PayPal Freezes Out Katrina Aid
Cyrus Farivar Email 09.08.05
On the morning of Sept. 3, Rich Kyanka set up a PayPal account to raise money for Hurricane Katrina victims, with the intention of donating the money to the American Red Cross.
Kyanka runs the popular Something Awful web community, which is hosted in New Orleans, and donations came in quickly. Within nine hours, Something Awful readers had donated $27,695.41. Kyanka donated an additional $3,000 from his own pocket.
“While we are a very cynical and bitter and adult humorous site, when actual tragedies strike, we try to band together and try to help out,” the 29-year-old said.
But just as Kyanka prepared to send the money to the Red Cross, the account was locked by PayPal, which launched an investigation into possible fraud.
Kyanka said he thinks PayPal became suspicious because too much money came in too quickly. PayPal spokeswoman Amanda Pires would not discuss details of the case, citing “privacy concerns.”
This is not the only post-Katrina fund-raising account PayPal has locked. Members of the forums at dealmac also say a charity account was frozen.
“My account was red-flagged by PayPal for keywords in the hurricane disaster-relief fund,” wrote fund-raiser Danny La on the dealmac forums. “On the phone they said that unless I was a nonprofit group then I could not collect (money for charity).”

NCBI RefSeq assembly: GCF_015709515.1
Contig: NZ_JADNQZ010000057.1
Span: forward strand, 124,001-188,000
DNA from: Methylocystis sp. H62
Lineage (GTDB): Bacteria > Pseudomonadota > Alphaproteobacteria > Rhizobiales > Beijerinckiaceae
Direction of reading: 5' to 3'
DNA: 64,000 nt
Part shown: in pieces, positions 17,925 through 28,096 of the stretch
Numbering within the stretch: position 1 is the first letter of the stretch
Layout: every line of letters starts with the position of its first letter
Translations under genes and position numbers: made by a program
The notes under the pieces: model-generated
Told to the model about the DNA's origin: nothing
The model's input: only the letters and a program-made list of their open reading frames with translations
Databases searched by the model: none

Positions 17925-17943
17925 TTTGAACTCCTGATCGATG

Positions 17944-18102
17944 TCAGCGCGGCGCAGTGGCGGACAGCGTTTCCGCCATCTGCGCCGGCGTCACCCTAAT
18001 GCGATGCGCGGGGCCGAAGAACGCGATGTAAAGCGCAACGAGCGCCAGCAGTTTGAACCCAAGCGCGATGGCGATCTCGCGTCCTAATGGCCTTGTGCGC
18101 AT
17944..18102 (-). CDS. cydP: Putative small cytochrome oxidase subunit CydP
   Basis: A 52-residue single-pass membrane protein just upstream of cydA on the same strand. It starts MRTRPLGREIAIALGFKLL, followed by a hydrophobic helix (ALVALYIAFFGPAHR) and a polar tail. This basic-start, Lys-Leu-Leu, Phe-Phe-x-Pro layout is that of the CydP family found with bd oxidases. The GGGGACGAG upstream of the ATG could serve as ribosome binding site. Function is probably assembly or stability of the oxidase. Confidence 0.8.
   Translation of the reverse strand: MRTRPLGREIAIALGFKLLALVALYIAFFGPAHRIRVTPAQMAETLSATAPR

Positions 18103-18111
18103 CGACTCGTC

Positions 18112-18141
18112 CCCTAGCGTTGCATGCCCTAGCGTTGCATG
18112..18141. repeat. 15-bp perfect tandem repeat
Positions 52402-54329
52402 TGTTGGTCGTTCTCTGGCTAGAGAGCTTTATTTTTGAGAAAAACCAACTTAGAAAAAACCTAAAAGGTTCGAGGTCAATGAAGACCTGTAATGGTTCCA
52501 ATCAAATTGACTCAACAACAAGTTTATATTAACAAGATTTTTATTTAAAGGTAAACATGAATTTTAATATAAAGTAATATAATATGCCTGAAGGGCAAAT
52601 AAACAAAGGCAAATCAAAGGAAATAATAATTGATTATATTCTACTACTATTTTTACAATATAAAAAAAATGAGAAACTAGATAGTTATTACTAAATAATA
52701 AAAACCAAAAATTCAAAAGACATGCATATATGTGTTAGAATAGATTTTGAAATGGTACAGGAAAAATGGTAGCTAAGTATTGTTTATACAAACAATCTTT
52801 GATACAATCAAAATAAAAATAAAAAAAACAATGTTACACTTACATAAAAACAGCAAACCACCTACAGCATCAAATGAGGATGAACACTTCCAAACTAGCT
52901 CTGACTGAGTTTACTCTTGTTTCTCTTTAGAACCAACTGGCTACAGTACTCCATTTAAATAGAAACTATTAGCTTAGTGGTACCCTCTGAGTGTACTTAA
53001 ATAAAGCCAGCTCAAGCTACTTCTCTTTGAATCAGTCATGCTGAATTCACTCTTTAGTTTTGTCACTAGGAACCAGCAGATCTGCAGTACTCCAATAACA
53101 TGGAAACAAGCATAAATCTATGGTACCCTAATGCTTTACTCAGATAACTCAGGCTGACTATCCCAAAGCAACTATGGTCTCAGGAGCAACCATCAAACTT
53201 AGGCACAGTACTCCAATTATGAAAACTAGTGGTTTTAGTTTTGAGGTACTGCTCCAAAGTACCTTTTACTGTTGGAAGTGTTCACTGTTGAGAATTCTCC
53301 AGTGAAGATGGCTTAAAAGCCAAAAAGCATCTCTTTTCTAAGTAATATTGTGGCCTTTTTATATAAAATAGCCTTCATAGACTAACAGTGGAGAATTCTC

In an attempt to unlock the Something Awful account, Kyanka faxed copies of bank statements, credit card statements and his driver’s license. However, in an e-mail, PayPal told him he would have to wait “between three and five business days” while the investigation continued, Kyanka said.
Kyanka said he asked PayPal to donate the money directly from the account to the Red Cross.
However, PayPal declined, saying it has an exclusive charity relationship with United Way of America.
When Something Awful members complained about the choice of organization — citing, among other things, theft by the former head of the United Way of the National Capital Area, Kyanka decided to refund all the money back to donors and have them donate it directly to the Red Cross.
PayPal’s Pires refused to say why United Way is the only charity that can receive donations through the PayPal website. However, she said it is “rare” for accounts to be flagged for potential fraud. In the second quarter of 2005, the service had a loss rate of 0.19 percent of total payment volume, which, during that same period, was $823 per second, she said.
“In this case, we worked out a solution that we believe the account holder was happy with,” she said.
Kyanka said he remains frustrated that the money was not donated to the Red Cross directly.
“I would have been happy if I could have donated money to the Red Cross but having people refund their money and go on this donation drive where nothing got accomplished, that didn’t really make me happy,” he said.
Kyanka said he could understand PayPal’s concerns about fraud, but suggested that perhaps the company could have handled the situation differently.
“You’ve got to find a balance between assuming everyone is guilty and treating your customers with respect,” he said.